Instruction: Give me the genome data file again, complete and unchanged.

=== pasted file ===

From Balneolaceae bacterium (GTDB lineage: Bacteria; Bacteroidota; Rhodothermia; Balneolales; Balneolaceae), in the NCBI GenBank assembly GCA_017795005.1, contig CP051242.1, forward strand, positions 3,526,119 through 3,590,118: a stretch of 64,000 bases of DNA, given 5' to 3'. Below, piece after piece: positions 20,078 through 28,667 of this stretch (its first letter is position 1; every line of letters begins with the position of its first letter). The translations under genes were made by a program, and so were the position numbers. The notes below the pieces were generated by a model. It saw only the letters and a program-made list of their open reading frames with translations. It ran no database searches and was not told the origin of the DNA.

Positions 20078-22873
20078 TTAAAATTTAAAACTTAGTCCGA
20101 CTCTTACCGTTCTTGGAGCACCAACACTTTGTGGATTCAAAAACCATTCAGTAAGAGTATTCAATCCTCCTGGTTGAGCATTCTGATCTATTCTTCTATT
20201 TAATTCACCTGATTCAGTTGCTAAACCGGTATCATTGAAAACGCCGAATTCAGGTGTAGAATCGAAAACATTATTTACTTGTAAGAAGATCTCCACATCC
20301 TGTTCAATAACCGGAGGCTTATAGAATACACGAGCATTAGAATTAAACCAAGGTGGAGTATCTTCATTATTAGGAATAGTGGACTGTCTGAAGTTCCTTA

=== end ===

From Balneolaceae bacterium (GTDB lineage: Bacteria; Bacteroidota; Rhodothermia; Balneolales; Balneolaceae), in the NCBI GenBank assembly GCA_017795005.1, contig CP051242.1, forward strand, positions 3,526,119 through 3,590,118: a stretch of 64,000 bases of DNA, given 5' to 3'. Below, piece after piece: positions 20,078 through 28,667 of this stretch (its first letter is position 1; every line of letters begins with the position of its first letter). The translations under genes were made by a program, and so were the position numbers. The notes below the pieces were generated by a model. It saw only the letters and a program-made list of their open reading frames with translations. It ran no database searches and was not told the origin of the DNA.

Positions 20078-22873
20078 TTAAAATTTAAAACTTAGTCCGA
20101 CTCTTACCGTTCTTGGAGCACCAACACTTTGTGGATTCAAAAACCATTCAGTAAGAGTATTCAATCCTCCTGGTTGAGCATTCTGATCTATTCTTCTATT
20201 TAATTCACCTGATTCAGTTGCTAAACCGGTATCATTGAAAACGCCGAATTCAGGTGTAGAATCGAAAACATTATTTACTTGTAAGAAGATCTCCACATCC
20301 TGTTCAATAACCGGAGGCTTATAGAATACACGAGCATTAGAATTAAACCAAGGTGGAGTATCTTCATTATTAGGAATAGTGGACTGTCTGAAGTTCCTTA